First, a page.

ATMs contribute to financial exclusion
A NEW study has revealed that low-income earners are more likely to face problems when trying to access their cash.
The Payments Council published two reports this week examining consumer satisfaction as to the accessibility of their money.
The reports aim to highlight areas where the Payments Council can look at ways to find solutions to any existing problems.
Although the research suggests that 81% of consumers say it is very easy to gain access to the money they need, already marginalised sections of society are facing further restrictions.
Unemployed people and those on low incomes living in rural or deprived areas have inadequate access [pdf] to ATMs, experiencing difficulties such as:
- ATMs in poorly-served areas are sometimes out of order or out of cash
- Some areas have limited access to free ATMs
- ATMs with limited availability of small denomination notes, particularly £5 notes, which many people find useful
- Security fears about using ATMs in areas of high crime or antisocial behaviour
- Large queues for ATMs in poorly-served areas, resulting in lengthy waiting times
Not being able to access cash isn't just inconvenient though, the research found people affected were experiencing real hardship through not being able to access their money, as well as facing embarrassment and humiliation, and significant financial cost due to having to travel to access their money elsewhere.
"It's encouraging that the substantial majority of consumers and businesses are able to get cash easily, but the Payments Council's focus is on those who have reported difficulties - particularly as these customers are often those most dependent on cash to help them manage on a tight budget." said Adrian Kamellard, Payments Council chief executive.
"Using what we've learnt from this research over the next year we'll be looking to identify any practical steps to deliver improvements for them."
Restrictions for low income earners
But the issue of financial exclusion among low income earners is compounded by other restrictive measures.
Some banks have already withdrawn access to ATMs for people holding their basic bank accounts.
Basic bank accounts are there to ensure people on low incomes or those with no or poor credit histories, including undischarged bankrupts, aren't financially excluded from holding a bank account.
Lloyds first restricted access to ATMs for basic bank account holders in 2006, although they did increase access to include banking group partners Halifax and Bank of Scotland as well as the Post Office in November 2011.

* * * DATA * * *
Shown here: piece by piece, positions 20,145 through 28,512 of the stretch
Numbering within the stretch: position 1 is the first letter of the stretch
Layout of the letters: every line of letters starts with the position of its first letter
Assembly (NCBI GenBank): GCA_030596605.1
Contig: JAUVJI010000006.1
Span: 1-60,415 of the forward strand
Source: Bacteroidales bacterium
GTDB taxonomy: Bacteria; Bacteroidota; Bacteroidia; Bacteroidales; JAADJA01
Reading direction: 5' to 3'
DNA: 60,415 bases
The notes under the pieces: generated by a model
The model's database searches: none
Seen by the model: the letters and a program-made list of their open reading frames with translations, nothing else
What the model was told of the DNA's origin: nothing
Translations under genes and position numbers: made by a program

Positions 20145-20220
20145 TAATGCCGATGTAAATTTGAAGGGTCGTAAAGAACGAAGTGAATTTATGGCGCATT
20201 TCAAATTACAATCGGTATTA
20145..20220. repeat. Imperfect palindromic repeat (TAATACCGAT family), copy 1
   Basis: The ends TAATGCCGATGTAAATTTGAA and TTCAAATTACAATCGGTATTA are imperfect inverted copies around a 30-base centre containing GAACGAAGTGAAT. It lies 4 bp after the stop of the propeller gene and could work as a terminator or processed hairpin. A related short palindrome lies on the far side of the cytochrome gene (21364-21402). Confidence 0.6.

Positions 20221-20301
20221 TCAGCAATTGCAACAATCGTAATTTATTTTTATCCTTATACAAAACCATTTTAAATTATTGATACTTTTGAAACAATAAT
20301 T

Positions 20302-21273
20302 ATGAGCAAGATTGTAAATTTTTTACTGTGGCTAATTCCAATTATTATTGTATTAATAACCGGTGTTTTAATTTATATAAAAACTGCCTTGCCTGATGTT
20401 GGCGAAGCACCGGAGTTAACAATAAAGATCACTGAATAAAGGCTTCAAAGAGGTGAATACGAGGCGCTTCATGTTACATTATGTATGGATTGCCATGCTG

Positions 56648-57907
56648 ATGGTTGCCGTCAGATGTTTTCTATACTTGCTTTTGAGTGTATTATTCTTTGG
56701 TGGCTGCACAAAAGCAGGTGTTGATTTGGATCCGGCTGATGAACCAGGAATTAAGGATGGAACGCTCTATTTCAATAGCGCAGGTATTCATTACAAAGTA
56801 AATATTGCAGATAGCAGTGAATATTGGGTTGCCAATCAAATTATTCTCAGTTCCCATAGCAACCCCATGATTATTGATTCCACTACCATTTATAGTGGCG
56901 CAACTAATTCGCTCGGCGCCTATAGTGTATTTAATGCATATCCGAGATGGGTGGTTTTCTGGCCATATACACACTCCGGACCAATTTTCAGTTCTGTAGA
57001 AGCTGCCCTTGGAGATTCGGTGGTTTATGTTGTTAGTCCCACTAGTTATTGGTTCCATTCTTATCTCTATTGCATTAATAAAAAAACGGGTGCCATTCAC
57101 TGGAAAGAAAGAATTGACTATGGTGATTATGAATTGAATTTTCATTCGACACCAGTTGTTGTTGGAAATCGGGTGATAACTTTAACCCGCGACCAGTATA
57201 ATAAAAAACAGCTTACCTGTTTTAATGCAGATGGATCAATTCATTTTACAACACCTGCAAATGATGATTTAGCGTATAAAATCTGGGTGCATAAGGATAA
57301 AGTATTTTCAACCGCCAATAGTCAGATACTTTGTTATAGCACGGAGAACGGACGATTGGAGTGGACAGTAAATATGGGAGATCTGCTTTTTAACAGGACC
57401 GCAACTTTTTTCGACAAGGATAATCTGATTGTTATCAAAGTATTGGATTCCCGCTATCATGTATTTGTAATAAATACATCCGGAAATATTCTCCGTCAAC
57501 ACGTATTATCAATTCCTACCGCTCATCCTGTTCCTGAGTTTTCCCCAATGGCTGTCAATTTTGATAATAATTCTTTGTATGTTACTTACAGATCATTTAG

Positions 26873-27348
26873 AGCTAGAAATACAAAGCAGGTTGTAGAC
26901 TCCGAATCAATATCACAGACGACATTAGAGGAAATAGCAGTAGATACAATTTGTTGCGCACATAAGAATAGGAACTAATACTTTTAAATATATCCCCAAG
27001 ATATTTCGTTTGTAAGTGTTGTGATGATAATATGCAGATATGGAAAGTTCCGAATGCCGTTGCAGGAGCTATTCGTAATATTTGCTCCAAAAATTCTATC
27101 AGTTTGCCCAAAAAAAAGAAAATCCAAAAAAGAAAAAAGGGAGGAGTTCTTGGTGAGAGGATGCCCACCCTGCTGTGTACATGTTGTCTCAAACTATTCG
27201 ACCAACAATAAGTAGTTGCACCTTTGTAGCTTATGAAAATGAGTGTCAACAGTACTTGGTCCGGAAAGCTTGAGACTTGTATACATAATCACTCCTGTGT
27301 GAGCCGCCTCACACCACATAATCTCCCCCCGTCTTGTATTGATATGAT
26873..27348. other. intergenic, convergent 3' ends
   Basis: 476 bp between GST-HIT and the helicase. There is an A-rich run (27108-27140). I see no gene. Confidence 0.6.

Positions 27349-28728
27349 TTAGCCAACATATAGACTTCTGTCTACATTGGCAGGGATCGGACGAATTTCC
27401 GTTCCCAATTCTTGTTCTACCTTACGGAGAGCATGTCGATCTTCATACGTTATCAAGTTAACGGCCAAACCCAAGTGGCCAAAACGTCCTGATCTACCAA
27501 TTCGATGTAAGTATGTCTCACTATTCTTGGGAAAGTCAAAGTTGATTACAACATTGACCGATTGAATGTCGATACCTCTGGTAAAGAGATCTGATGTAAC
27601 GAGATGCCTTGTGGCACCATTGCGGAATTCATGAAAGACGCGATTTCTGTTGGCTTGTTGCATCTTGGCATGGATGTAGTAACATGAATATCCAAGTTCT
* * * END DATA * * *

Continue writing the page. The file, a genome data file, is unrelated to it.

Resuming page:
But in August 2011, RBS also stopped its basic account holders from using other banks' cash machines as a cost cutting measure. The restriction was also later rolled out to Natwest customers.
Using a bank's debit card in another bank's cash machine costs the debit card provider about 25p.
The Payments Council research revealed people were being affected by these ATM restrictions.
"Well I've got an ATM both sides of my house and I can't use either of them... so that's annoying [...]. I've got to take a long walk or get on a bus [...] just to go and get some money..."
While it's already been revealed that banking has never been free, it's a serious debate that banks ought to help ensure people aren't being excluded from society.
"...in these times of financial hardship, financial exclusion can mean social exclusion." Lord McFall of Alcuith, the former chairman of the Commons Treasury Select Committee said at the time.
The ATM restrictions were reported to have saved banks about £10 a year for each basic bank account, which adds up to the banks saving themselves around £10 million a year by restricting access to cash for the most vulnerable people.
Counter services for older people
For 80% of the 2,000 people surveyed, cash machines were the preferred means to gain access to their cash, followed by counter services for 8% and debit card cash back for 6%.
Counter services were most popular with older people; 12% of people who use a counter service do so because they get to talk to people in the queue. They also help to remove security fears as well.
But Post Office branches are increasingly endangered, especially in rural areas.
The Government pledged [pdf] £1.34 billion for the Post Office to modernise the network and to safeguard its future, but that has not stopped a spate of well publicised closures.
As stipulated by Government criteria, 95% of people in rural areas must be within three miles of their nearest Post Office outlet. But the number of branches has fallen from over 18,000 in 2001, to around 11,500 as of 2010.
The decline is due to a fall in revenue with many services traditionally offered by the Post Office now available online.
But with older people less inclined to use the Internet, the Post Office remains a vital part of the country's retail network.
While most of us have easy access to our money, those on low incomes living in rural or deprived areas as well as older people continue to face restrictions, which will only serve to deepen social and financial exclusion.
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